Wang, a professor of management and organizations at the Kellogg School, took his first step into the metaverse.
“I put on the glasses, and I was like, ‘Oh my god, this is here,’” he recalls, laughing. “‘No wonder there’s so much investment in this: the technology is really here!’”
The metaverse is here, but what is it? Much like the internet in the 1970s and ’80s, the metaverse is gradually taking shape in a host of different applications, from gaming to surgery. But for the purposes of this article, it refers to an immersive three-dimensional environment that allows people to interact with others, as well as both physical and virtual phenomena, persistently through time.
Most people are aware of the technology’s applications in online gaming and meetings, but virtual reality, augmented reality, mixed reality, and other immersive tech are being used in manufacturing, healthcare, and other areas for training and research.
Still, the future of the metaverse is far from clear. After his visit to xreal, Wang became curious about what it might mean for his field. He runs the Center for the Science of Science & Innovation, a laboratory that uses big data and AI tools to reveal patterns in how science is studied and pursued, and what that means for creativity and innovation.
So Wang and his colleagues, then-postdoc and lead author Diego Gomez-Zara, now of Notre Dame, and Peter Schiffer of Yale University, put their heads together. “We thought about, what are the potential applications? How may this help science? What are the things we need to be careful about? Is this really an opportunity?” Wang says.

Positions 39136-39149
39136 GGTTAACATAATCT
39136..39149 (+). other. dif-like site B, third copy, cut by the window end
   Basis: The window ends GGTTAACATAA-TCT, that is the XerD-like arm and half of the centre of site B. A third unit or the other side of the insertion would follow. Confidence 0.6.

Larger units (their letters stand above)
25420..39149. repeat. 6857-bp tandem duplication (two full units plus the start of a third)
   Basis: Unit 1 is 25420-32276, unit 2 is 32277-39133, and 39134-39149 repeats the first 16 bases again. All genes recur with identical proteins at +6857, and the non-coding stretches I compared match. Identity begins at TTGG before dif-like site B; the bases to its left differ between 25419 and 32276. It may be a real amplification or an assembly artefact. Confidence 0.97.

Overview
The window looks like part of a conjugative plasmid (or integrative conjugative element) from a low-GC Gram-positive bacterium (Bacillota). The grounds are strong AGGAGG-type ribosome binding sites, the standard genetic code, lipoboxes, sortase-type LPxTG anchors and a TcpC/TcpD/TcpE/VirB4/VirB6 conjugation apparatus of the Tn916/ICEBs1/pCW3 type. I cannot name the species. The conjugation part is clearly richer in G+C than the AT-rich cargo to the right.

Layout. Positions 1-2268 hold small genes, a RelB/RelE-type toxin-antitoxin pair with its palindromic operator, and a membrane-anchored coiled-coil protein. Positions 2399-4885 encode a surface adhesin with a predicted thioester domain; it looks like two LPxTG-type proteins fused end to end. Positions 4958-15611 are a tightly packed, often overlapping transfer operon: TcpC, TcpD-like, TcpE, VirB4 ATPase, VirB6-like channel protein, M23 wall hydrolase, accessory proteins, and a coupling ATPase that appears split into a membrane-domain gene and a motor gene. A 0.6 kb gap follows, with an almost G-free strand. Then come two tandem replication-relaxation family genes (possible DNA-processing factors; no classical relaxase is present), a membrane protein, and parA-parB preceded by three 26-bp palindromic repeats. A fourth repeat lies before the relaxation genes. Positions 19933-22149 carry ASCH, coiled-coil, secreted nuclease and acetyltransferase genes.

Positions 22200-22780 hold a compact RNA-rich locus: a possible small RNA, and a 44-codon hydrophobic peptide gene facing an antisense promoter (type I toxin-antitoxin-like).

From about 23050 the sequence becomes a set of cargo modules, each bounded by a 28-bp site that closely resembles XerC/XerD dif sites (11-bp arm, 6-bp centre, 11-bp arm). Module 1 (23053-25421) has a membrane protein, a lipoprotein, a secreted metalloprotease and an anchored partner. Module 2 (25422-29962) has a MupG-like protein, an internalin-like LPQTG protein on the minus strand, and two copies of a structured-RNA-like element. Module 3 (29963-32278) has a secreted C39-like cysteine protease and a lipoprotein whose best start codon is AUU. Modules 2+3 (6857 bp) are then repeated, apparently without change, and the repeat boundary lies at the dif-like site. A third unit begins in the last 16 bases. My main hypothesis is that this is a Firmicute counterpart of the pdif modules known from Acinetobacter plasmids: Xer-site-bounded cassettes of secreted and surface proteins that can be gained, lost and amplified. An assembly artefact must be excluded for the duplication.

They found that while the metaverse offers exciting possibilities for research, there are a lot of potentially big problems to work out—and a plan is needed to develop the metaverse thoughtfully.
Wang and his colleagues believe the metaverse is poised to alleviate some of the challenges scientists currently face conducting research.
Accessibility. Currently, many scientists can’t afford the cost of attending far-flung conferences and other peer gatherings in person. Video conferencing is a workaround, but screens “filter out other stimuli that are essential in generating new ideas,” like serendipitous hallway conversations and paper-napkin brainstorming, Wang and his colleagues write. The 3D nature of the metaverse would facilitate these kinds of encounters. It could also enhance collaborative lab work. In personalized, immersive 3D environments, distant scientists are already starting to collaborate and work with the same instruments in the same virtual environments. For example, scientists at University College London’s School of Pharmacy have developed a digital replica of their lab that can be visited through virtual reality.
Training. Immersive technology is already helping research teams with training and learning, which has typically been conducted in environments prone to interruptions and where mistakes can be costly. Now, teams can use cameras and sensors installed in their real-world labs to capture their activities and create VR training programs. Such tools allow trainees to immerse themselves in a virtual lab and practice maintaining equipment, applying safety measures, and handling emergencies. Far from being how-to videos, these are fully immersive experiences. And when freely shared with other researchers, they can equalize training for labs with smaller budgets around the world.
Reproducibility. Reproducibility is the extent to which the results of an experiment stay consistent when the experiment is repeated under the same conditions. In-person experiments could be captured with sensors and headsets, then uploaded to the metaverse, enabling other scholars to experience the precise contexts and procedures in immersive 3D simulations. This would allow researchers to pinpoint differences between original experiments and attempted replications.